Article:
If you publish content on LinkedIn, you know how valuable your audience is, especially if you are in consulting, freelancing, sales, or recruiting. Your articles are a great source of prospect customers and starting a conversation right away is so important to establishing a relationship. Chances are however, that you wasted many hours each month reaching out and trying to schedule a simple meeting with them.
The good news is that FreeBusy - an online scheduling assistant that makes it easy to coordinate meetings - now integrates with LinkedIn so your prospects can book a a meeting with you right from your article. Here’s how:
How is this helpfull ?
1) Save hours on scheduling meetings every month
Coordinating meetings with people across multiple companies is a headache and causes a lot of time to be wasted. Different companies use different calendar systems and it’s often not possible to share availability with partners. FreeBusy makes it dead simple for people to schedule a meeting with you.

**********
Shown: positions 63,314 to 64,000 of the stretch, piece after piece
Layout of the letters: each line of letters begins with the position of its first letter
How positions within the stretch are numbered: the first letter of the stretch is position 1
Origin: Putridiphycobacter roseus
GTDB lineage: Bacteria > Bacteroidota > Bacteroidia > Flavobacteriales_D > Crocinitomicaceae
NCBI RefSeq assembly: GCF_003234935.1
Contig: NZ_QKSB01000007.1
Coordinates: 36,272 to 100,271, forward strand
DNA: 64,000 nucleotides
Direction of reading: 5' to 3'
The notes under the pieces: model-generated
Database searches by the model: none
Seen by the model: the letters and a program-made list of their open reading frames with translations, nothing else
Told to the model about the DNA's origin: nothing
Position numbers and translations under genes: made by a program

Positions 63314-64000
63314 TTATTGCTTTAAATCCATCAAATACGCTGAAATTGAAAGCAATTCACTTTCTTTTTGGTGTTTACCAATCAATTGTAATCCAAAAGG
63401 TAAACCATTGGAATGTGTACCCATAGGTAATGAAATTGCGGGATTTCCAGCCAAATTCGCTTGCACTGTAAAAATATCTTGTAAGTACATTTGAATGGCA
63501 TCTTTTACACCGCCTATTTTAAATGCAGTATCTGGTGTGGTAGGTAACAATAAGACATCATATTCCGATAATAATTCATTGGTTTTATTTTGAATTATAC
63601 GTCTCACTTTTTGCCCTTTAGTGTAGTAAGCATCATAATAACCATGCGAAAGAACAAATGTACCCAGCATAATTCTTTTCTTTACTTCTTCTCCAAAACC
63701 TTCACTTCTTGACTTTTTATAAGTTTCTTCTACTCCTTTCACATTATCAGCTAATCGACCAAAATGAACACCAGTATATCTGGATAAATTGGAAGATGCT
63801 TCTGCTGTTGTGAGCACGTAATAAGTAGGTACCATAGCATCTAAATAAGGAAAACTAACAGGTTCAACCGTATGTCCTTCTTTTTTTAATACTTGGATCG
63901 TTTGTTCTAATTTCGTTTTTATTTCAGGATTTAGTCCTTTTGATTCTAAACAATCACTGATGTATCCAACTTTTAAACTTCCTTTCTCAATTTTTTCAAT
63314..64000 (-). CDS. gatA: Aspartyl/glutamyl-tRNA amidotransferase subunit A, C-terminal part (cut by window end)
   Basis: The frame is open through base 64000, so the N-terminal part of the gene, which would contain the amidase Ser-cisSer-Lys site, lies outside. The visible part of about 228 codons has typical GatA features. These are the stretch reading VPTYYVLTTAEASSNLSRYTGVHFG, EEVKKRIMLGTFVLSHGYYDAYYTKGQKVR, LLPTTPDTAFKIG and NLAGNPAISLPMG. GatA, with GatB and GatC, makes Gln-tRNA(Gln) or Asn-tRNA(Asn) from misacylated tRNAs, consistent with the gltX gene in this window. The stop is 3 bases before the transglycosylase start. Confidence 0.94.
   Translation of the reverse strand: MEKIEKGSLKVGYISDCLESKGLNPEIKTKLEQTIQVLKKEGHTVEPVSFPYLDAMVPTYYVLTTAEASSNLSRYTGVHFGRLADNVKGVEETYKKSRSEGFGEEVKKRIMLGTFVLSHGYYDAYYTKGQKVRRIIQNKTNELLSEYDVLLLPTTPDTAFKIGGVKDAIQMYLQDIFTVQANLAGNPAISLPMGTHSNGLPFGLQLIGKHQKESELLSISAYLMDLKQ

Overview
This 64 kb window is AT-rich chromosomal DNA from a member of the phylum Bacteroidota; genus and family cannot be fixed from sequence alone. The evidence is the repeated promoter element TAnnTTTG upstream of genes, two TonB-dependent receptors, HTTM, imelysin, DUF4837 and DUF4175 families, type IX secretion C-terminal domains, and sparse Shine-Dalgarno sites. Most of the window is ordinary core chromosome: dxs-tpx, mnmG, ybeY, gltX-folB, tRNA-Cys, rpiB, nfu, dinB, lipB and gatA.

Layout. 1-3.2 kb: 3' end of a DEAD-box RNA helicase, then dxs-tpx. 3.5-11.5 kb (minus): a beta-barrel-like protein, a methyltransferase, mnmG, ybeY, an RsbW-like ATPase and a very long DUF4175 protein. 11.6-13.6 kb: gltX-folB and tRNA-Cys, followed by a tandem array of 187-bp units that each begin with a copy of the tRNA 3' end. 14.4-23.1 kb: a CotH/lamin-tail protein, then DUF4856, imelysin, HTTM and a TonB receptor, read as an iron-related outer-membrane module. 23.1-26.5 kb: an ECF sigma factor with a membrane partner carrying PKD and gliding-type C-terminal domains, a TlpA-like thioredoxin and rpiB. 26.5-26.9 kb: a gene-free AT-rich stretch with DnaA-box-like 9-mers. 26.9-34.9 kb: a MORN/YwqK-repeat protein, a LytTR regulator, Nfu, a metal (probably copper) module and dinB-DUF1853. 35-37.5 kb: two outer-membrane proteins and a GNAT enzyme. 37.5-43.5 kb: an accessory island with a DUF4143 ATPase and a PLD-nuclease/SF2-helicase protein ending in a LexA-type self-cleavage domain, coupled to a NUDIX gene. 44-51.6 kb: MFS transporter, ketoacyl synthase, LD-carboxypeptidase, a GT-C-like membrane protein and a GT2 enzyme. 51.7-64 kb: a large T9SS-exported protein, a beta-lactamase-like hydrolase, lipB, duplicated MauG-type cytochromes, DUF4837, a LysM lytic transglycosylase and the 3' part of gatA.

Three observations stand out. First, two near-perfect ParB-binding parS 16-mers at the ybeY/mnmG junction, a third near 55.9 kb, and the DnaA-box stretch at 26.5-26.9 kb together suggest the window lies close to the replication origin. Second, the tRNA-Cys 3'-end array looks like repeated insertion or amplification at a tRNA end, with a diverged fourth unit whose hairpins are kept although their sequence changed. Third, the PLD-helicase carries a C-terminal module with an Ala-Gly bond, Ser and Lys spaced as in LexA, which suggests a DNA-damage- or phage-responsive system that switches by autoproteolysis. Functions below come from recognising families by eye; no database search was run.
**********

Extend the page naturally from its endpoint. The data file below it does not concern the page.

2) Auto-respond to meeting proposals
The typical way to schedule meetings requires that you manually respond to meeting proposals. Sometimes, that delays getting back to a potential customer and you’d rather automatically accept a meeting if it’s someone important to you and if it fits with your availability. FreeBusy is your scheduling assistant, so you can just delegate this task to it and it’ll make it happen.
3) Leave a buffer between meetings
Having back to back meetings is very irritating especially when you need time to travel from one meeting to another. People don’t usually consider that when scheduling meetings in your calendar so FreeBusy guards your schedule to make sure you have enough buffer between meetings to be prepared.
4) Control Your meeting availability
Personalize your availability based on time that suits you, allowing people to schedule meetings with you on day’s your actually available that works for you with the right time. With FreeBusy your availability is shown in your time zone, allowing time zone confusion between participants to stop streamlining meetings to increase productivity.